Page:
The fight to end the AIDS pandemic would rally grassroots coalitions and would stymie that push, if only for a moment; putting the action between the sheets into the streets. Fran Lebowitz has provided some of the most searching thinking on how we still live in the wake of that moment, the consequence of kinds of audience, many of whom would have read Blueboy alongside Interview: When I was young, you know, later ’70s early ’80s, my first real audience was from Interview magazine, and at that time that audience was 99.9% homosexual, male homosexual. And that audience was very important to me. This is part of what formed my voice. Everyone talks about the effect that AIDS had on the culture—I mean, people don’t talk about it anymore, but when people did talk about it—they talked about what artists were lost, but they never talked about this audience that was lost. When people talk about, like, Why was the New York City Ballet so great? Well, it was because of Balanchine and Jerry Robbins and people like that, but also that audience…was so… I can’t even think of the word. I mean, if Suzanne Farrell went like this [tiny gesture of fingers] instead of this [the reverse of that tiny gesture] that was it: she might as well just kill herself. There would be like a billion people who knew exactly every single thing. There was such a high level of connoisseurship…of everything that people like this were interested in. Of everything. That made the culture better. A very discerning audience, an audience with a high level of connoisseurship, is as important to the culture as artists. It is exactly as important. Now, we don’t have any kind of connoisseur audience. When that audience died, and that audience died in five minutes. Literally, people didn’t die faster in a war. And it allowed, of course, the second, third, fourth tier to rise to the front. Because, of course, the first people who died of AIDS were the people, oh, I don’t know how to put this, got laid a lot. Okay, now imagine who didn’t get AIDS? Okay? That’s who was then lauded as the great artists, okay? If the other people who hadn’t died, if they were alive, if they all came back to life, and I would say to them, Guess who’s a big star? Guess! Guess who has a show on Broadway? Guess who’s like a famous photographer? They would fall on the floor. Are you kidding me? Because everyone else died. Last man standing. […] Things in the culture that had nothing to do with the New York City Ballet, it just got dumbed down, dumbed down, dumbed down—all the way down. What we have had, in, like, the last 30 years, is too much democracy in the culture, not enough democracy in the society.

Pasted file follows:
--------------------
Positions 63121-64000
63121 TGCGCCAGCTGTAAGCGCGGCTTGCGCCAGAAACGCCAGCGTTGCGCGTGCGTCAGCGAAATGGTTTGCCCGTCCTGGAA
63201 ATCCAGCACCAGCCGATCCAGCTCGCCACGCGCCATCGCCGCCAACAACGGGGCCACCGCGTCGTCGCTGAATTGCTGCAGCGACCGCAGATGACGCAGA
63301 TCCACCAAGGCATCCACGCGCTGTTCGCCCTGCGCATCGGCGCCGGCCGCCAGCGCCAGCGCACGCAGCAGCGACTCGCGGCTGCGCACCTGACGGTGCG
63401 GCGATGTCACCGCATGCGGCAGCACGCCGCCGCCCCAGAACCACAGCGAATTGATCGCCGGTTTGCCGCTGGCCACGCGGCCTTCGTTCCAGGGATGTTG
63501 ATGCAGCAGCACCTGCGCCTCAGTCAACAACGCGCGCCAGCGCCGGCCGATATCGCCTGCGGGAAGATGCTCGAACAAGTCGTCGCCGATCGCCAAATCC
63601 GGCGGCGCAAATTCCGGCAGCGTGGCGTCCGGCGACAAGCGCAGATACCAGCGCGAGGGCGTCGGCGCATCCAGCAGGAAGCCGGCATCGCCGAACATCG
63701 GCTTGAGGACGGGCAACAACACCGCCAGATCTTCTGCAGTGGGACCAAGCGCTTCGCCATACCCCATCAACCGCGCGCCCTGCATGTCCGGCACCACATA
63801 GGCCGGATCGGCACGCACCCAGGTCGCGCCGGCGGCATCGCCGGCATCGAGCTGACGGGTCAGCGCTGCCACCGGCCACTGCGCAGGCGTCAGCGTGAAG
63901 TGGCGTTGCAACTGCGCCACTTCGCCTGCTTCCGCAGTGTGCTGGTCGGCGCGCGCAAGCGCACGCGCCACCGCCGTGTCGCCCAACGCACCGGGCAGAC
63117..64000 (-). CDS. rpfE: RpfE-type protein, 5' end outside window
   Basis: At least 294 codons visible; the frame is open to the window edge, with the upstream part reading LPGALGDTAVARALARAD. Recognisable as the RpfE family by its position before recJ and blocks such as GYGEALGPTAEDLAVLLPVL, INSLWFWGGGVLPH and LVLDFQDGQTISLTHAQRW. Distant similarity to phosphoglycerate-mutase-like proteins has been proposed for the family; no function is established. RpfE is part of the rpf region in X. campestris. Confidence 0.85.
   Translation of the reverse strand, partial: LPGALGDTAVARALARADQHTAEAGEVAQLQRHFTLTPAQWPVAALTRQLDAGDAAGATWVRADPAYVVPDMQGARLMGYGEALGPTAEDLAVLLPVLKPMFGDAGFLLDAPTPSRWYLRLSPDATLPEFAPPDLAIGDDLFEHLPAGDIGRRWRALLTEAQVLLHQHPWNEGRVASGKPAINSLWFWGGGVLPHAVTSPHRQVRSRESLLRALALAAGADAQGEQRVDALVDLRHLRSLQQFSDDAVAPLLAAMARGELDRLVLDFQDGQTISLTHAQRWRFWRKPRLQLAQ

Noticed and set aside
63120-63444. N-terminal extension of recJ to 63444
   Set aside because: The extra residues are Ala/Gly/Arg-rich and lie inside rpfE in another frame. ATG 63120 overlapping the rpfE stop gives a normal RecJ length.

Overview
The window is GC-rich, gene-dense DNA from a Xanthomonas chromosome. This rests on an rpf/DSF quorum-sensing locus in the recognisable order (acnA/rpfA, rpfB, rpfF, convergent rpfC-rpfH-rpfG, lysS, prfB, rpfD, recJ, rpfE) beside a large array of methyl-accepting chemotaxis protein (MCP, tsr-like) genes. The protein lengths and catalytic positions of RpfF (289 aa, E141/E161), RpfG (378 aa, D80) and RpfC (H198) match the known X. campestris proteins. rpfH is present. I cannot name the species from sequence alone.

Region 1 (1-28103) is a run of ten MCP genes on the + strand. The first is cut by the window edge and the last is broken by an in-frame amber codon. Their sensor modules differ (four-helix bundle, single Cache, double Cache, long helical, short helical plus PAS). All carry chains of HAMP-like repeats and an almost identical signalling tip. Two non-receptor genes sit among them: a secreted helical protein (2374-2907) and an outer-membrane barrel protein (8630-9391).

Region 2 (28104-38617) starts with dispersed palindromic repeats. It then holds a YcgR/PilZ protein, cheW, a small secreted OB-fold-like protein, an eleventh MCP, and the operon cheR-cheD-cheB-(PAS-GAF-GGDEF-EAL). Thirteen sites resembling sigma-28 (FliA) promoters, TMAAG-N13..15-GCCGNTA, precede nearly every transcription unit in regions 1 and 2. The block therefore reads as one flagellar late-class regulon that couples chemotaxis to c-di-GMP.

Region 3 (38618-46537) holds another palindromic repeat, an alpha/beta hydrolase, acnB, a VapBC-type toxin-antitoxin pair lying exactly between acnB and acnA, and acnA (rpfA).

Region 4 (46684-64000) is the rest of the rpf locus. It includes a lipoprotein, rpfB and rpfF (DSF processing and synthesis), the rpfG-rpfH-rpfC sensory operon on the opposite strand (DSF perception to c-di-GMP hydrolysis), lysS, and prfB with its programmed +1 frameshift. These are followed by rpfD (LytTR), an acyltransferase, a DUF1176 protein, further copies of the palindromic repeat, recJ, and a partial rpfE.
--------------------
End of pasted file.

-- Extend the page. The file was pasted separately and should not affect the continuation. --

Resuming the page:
Inspired by mokuhanga, Japanese woodblock printing, Majoli’s large-scale Whiteline woodcut watercolor paintings are based on images from Blueboy, circa 1976-79, a period she considers “the halcyon years of gay liberation, when homosexuality was understood to be politically charged and under threat, presaging the trauma of the AIDS epidemic.” Halcyon provides a way to understand the aesthetic of the soft-core centerfolds of the magazine: the lighting is sun-kissed, the palette warm with rose-golds’ ember glow, the bodies toned and unmanscaped. Mother Nature smiles on these men making themselves available to other men, a possibility she always intended. (Long before homosexuality was legal, porn would show men in showers or out in nature, among flora and fauna, and it would be theoretically stingy not to see such scenarios as emphasizing the cleanliness and naturalness of such pleasures, when they were still seen to be “dirty” and “unnatural.”) The models were known by their first names (“Joe”, “Roger”); some appeared a single time, while others became featured players; they all had histories, lives, and they’re seen in repose that is also work. Their cocks, balls, and buns remain, as they were, magnificent and inviting. The hard-edged, roided body of the 1980s—a “built” body weaponized, Ramboized (apotropaically and/or phantasmatically) against viral invasion and wasting—is nowhere to be seen.

While considering all that is lost when the map of masculinity permits few ways to trace the radical potential of male vulnerability, tenderness, as a source of strength and communing, don’t fail to reckon with what Monica achieves with the gentle but grand shift in scale from the magazine centerfold: these works are history paintings. They chronicle not only soft power rather than toxic masculinity, but also sexual fantasy, intimacy in which the nameable earns no more importance than the nameless or unnameable. The pigments with which the paintings are made, water-soluble, suggest tears and/or sweat (synecdoches for other bodily fluids), no longer mistaken as dangerous, contaminant, but, whether joyfully or sadly, communicating without need of language. These radiant, touching pictures embody a vision of how once we were in love with life.

Bruce Hainley

All Images > courtesy of Galerie Buchholz